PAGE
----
Published: Tue, May 15, 2018
Worldwide | By Lisa Hogan

Facebook to United Kingdom parliament: no Zuckerberg for you

Facebook to United Kingdom parliament: no Zuckerberg for you

Facebook UK's head of public policy, Rebecca Stimson, gave 39 answers to the extra questions in a letter published by the committee. Those changes, according to Facebook, significantly reduced the amount of data that apps could access.

To which committee chair Damian Collins raged that if the exec truly recognised the seriousness of the issues, "we would expect that he would want to appear in front of the committee and answer questions that are of concern not only to Parliament, but Facebook's tens of millions of users in this country".

"Given that these were follow-up questions to questions Mr Schroepfer previously failed to answer, we expected both detail and data, and in a number of cases got excuses".

And, of course, we don't know yet how long it'll take for Facebook to uncover which users had data obtained by these apps.

As part of its inquiry, the committee has been investigating allegations of the improper use of data for 87 million Facebook users by Cambridge Analytica, which was hired by President Donald Trump's 2016 USA election campaign.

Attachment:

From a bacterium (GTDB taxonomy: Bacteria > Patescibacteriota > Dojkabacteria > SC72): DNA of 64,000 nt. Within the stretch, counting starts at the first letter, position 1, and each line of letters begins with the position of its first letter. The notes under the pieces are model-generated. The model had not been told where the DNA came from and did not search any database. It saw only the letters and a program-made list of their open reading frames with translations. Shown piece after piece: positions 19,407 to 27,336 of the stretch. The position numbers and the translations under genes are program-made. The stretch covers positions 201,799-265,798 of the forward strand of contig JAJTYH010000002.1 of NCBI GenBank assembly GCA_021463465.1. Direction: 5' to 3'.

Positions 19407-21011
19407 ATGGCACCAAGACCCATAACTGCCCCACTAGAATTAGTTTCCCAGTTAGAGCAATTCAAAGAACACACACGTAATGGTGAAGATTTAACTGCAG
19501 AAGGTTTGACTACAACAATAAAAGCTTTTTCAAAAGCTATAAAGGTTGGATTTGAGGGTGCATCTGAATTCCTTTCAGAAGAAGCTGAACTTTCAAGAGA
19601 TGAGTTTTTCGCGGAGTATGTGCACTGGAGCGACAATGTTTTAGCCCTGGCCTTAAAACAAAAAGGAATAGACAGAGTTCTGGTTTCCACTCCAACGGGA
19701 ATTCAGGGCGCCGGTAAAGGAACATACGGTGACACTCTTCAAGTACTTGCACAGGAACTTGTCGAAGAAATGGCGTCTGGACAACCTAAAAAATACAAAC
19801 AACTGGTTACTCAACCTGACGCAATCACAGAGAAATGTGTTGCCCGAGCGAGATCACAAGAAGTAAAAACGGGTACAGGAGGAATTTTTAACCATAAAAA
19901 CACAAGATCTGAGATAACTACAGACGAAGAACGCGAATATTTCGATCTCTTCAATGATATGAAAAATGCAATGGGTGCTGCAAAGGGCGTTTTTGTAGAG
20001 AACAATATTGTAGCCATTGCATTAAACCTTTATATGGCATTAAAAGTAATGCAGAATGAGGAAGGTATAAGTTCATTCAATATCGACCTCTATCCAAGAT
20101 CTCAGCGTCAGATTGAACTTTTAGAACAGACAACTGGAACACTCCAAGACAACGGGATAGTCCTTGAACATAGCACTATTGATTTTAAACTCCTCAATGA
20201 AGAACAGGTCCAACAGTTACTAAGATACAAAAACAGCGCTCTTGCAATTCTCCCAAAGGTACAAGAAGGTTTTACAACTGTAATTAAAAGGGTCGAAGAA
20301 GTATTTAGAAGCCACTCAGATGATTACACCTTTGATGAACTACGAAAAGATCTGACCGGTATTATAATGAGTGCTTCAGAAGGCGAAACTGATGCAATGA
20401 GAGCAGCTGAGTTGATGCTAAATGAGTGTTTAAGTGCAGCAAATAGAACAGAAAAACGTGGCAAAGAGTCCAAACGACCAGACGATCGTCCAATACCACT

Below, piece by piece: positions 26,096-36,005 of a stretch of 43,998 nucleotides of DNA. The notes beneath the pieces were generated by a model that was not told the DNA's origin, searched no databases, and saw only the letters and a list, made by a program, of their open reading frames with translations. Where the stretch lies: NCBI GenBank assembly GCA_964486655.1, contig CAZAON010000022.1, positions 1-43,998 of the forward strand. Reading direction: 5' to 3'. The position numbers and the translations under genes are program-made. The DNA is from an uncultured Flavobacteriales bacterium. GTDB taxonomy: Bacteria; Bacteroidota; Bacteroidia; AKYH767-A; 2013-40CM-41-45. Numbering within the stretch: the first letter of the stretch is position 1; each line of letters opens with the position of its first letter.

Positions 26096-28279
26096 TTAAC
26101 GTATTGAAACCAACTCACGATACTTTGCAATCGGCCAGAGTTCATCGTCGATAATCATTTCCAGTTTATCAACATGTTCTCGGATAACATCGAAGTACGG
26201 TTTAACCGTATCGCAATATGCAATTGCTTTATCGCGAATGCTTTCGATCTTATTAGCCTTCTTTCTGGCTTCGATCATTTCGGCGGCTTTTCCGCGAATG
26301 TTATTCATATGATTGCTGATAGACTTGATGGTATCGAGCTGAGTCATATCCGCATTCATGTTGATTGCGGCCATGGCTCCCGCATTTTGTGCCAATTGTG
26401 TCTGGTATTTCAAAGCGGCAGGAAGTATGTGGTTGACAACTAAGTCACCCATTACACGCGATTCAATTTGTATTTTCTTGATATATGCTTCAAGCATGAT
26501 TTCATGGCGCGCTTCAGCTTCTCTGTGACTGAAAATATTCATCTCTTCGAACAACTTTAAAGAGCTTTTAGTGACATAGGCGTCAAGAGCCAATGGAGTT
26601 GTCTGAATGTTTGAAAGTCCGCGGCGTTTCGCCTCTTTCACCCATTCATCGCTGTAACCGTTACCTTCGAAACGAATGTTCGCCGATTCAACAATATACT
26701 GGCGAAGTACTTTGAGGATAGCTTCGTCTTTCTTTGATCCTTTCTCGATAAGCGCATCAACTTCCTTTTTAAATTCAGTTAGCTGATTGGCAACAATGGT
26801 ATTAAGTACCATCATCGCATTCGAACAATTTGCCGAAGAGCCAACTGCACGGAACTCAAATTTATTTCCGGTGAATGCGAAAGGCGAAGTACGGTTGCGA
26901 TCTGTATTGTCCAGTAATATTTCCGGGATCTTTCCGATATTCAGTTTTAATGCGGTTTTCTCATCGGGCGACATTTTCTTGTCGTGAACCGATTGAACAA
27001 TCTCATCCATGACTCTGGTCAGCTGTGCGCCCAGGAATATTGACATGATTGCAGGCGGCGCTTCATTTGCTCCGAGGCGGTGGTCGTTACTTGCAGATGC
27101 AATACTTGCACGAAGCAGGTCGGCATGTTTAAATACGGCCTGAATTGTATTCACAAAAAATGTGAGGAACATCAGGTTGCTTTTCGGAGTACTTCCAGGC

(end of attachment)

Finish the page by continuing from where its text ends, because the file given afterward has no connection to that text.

"We have large teams of internal and external experts working hard to investigate these apps as quickly as possible", he said in a statement.

Facebook has failed to fully answer 39 questions submitted by United Kingdom members of parliament that aim to explore the social network's approach to data privacy and fake news, according to the parliamentary committee charged with investigating the matter.

The question over how many clicks or swipes it takes for users to change their privacy settings was also dodged.

Their criticism follows an announcement by regulators that they are going to pursue their investigation into scandal-hit Cambridge Analytica despite the firm announcing its collapse. "This decision is based on our determination that Cambridge Analytica operates using a business model that inherently conflicts with acceptable Twitter Ads business practices", a Twitter spokesperson said.

The move has been slammed by critics because it effectively slips 1.5 billion users out of the rights offered under the General Data Protection Regulation.

Mr Archibong said Facebook would "show people if they or their friends installed an app that misused data before 2015" at this website, but affected users would not be able to claw that information back. The Facebook CEO was summoned for the company's recent data privacy scandals by the UK Parliament, and he has already missed his deadline by three days.

You can imagine what the biz will be saying about the MPs' response to today's 40-page reply.

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